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Members of the Canadian Forces work on a CP-140 Aurora surveillance plane at the Canadian Forces base in the Persian Gulf, in 2017.Ryan Remiorz/The Canadian Press

Philippe Lagassé is an associate professor of international affairs at Carleton University.

Controversy and Canadian defence procurement appear to be inseparable, if not co-dependent.

At issue this time is the Canadian Multi-Mission Aircraft (CMMA), a project to replace the air force’s fleet of CP-140 Aurora maritime patrol aircraft. Ottawa appears to have scrapped earlier plans for a competition, signalling instead that it is likely to sole-source the P-8 Poseidon, built by the U.S. company Boeing, to the tune of about $8-billion. Bombardier, headquartered in Montreal, has fiercely objected to this plan, demanding that it be allowed to bid for the CMMA contract with a modified version of its Global 6500, which is in use by various militaries around the world, though not yet for maritime patrol. Bombardier is proposing to work with General Dynamics Mission Systems Canada, the firm that recently upgraded the Auroras. Both the Ontario and Quebec governments are supporting Bombardier’s call, as has the House of Commons Standing Committee on National Defence.

Given these high-level demands for a competition, and with a federal election on the horizon, it seems unlikely that this latest controversy will fade away, even if Canada actually signs a contract for the P-8. To avoid a potential debacle, Ottawa needs to take a deep breath and be far more transparent about why it plans to sole-source the P-8 – especially since Ottawa should have learned this lesson from past controversies, including the decade-long effort to replace the CF-18 fighter aircraft.

According to Public Services and Procurement Canada, the P-8 is “the only currently available aircraft that meets all of the CMMA operational requirements,” notably for anti-submarine warfare, an assessment that has been corroborated by an independent consulting firm. What these anti-submarine warfare requirements are, however, is unclear. As is too often the case in Canadian defence procurement, observers are left to make educated guesses about why a competition is not possible.

The government may believe that national security considerations prevent them from better explaining their decision, but this is counterproductive. It will be not enough to convince provincial and opposition politicians that a Canadian firm should be denied a chance to compete, nor will it be enough to convince Bombardier to give up on a contract worth up $8-billion or more.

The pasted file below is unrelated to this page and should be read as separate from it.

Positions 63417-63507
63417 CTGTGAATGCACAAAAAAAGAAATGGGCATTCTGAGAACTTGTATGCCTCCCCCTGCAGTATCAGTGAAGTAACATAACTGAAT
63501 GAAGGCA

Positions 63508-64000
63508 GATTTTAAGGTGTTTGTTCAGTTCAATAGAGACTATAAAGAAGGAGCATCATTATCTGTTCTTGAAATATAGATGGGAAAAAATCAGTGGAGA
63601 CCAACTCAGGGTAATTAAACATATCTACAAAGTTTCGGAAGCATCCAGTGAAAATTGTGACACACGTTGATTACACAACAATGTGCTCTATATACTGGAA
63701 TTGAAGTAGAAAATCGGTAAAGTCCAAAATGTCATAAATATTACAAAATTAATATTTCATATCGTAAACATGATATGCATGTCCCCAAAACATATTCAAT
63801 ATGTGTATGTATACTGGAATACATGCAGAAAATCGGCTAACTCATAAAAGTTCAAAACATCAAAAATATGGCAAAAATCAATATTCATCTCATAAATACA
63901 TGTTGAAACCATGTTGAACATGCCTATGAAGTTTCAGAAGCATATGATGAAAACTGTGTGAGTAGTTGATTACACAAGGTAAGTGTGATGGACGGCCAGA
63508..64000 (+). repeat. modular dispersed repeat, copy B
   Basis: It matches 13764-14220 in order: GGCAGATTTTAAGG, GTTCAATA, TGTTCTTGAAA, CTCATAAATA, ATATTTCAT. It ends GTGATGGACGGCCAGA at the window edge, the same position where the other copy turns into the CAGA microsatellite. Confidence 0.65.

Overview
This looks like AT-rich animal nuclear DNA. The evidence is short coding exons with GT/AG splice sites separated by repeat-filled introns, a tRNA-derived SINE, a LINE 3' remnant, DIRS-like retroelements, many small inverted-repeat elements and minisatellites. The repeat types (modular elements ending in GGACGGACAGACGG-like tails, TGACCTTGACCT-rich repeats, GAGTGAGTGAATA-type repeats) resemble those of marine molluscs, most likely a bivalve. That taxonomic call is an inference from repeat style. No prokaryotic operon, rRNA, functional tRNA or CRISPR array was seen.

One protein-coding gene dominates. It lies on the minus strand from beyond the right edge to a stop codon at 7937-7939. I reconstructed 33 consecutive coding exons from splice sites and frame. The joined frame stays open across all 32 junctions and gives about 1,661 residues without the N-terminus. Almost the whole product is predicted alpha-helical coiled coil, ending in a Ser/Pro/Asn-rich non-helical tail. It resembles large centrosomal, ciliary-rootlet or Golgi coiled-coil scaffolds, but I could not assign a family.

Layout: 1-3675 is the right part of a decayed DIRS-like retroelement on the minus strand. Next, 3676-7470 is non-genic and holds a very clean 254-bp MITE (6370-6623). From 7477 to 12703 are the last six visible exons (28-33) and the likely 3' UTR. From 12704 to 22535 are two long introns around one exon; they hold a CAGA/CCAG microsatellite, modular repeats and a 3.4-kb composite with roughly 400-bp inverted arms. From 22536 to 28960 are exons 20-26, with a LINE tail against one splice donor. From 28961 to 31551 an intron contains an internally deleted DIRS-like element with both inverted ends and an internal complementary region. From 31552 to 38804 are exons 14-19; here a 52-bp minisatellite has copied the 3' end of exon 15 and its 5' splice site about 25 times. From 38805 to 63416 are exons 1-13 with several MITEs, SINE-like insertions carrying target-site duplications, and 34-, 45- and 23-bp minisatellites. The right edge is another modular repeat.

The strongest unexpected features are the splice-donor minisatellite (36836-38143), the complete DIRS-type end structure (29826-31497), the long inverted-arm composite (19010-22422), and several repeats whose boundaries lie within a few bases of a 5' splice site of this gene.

The lack of clarity and transparency surrounding the CMMA project is nothing new. When Stephen Harper’s government announced in 2010 that it planned to sole-source Lockheed Martin’s F-35 to replace the CF-18s, critics were quick to question the choice and the military rationale behind it. The government was also attacked for failing to outline the full life-cycle costs of the procurement. Then, as now, the government struggled to explain itself properly, which ultimately made the sole-source decision untenable. In 2012, the Harper government reset the fighter aircraft replacement, and during the 2015 election Justin Trudeau’s Liberals pledged to hold a competition to replace the CF-18s. While the F-35 won the eventual competition last year, the aging CF-18s are now at the limits of their operational relevance.

The government’s intent to sole-source the P-8 aircraft from Boeing is understandable. Canadian military acquisitions are regularly criticized for being too slow, and the defence department has had trouble spending its procurement money; sole-sourcing the P-8 would expedite the replacement of the Auroras and allow the defence department to spend a sizeable chunk of its capital budget. Moreover, the P-8 is already in use among many other militaries, including Canada’s Five Eyes allies; the U.S. ambassador to Canada has reportedly encouraged the government to move ahead with the P-8. Boeing may also soon stop building them, which puts pressure on Canada to act quickly. Since the military is also routinely criticized when it “Canadianizes” equipment or buys developmental designs, an off-the-shelf procurement of a proven platform is doubly attractive.

For Bombardier, however, the government is making an uninformed and rushed decision. Only a competitive process would allow Ottawa to properly weigh the relative merits of the P-8 against Bombardier’s proposal. The desire to buy an existing off-the-shelf platform, for instance, should be measured against the benefit of potentially having a newer, tailored capability that can be built and sustained in Canada. Bombardier also argues that the current Auroras recently completed a life extension, which suggests that the government has time to run a competition before they must be replaced.

In short, there are arguments for both sides, but no real clarity. So unless Ottawa can make a better, more transparent case in support of sole-sourcing the P-8, procurement officials should consider whether they are merely delaying an eventual political decision to open the CMMA to competition. Past defence procurements suggest that a longer competitive process, launched sooner, may end up being faster than a controversial sole-source that eventually gets derailed.

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